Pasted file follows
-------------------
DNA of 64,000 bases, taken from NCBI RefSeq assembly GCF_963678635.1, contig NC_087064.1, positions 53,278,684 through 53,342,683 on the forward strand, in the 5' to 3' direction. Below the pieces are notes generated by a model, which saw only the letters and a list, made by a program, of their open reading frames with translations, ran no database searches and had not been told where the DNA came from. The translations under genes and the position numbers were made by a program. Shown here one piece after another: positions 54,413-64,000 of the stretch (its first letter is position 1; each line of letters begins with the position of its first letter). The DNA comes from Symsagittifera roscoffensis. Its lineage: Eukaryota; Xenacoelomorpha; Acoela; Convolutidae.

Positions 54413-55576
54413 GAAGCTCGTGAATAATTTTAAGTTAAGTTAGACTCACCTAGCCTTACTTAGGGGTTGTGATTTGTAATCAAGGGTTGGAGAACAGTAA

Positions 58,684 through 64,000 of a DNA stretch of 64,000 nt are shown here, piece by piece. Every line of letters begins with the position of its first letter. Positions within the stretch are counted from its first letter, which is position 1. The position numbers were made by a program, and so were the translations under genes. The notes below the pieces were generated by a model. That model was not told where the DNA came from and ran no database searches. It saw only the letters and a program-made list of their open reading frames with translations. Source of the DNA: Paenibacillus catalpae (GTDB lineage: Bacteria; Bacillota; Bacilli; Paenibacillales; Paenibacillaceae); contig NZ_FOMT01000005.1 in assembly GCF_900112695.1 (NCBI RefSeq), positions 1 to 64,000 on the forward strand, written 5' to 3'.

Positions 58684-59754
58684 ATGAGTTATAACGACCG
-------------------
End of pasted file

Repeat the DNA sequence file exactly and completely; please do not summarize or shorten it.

DNA of 64,000 bases, taken from NCBI RefSeq assembly GCF_963678635.1, contig NC_087064.1, positions 53,278,684 through 53,342,683 on the forward strand, in the 5' to 3' direction. Below the pieces are notes generated by a model, which saw only the letters and a list, made by a program, of their open reading frames with translations, ran no database searches and had not been told where the DNA came from. The translations under genes and the position numbers were made by a program. Shown here one piece after another: positions 54,413-64,000 of the stretch (its first letter is position 1; each line of letters begins with the position of its first letter). The DNA comes from Symsagittifera roscoffensis. Its lineage: Eukaryota; Xenacoelomorpha; Acoela; Convolutidae.

Positions 54413-55576
54413 GAAGCTCGTGAATAATTTTAAGTTAAGTTAGACTCACCTAGCCTTACTTAGGGGTTGTGATTTGTAATCAAGGGTTGGAGAACAGTAA

Positions 58,684 through 64,000 of a DNA stretch of 64,000 nt are shown here, piece by piece. Every line of letters begins with the position of its first letter. Positions within the stretch are counted from its first letter, which is position 1. The position numbers were made by a program, and so were the translations under genes. The notes below the pieces were generated by a model. That model was not told where the DNA came from and ran no database searches. It saw only the letters and a program-made list of their open reading frames with translations. Source of the DNA: Paenibacillus catalpae (GTDB lineage: Bacteria; Bacillota; Bacilli; Paenibacillales; Paenibacillaceae); contig NZ_FOMT01000005.1 in assembly GCF_900112695.1 (NCBI RefSeq), positions 1 to 64,000 on the forward strand, written 5' to 3'.

Positions 58684-59754
58684 ATGAGTTATAACGACCG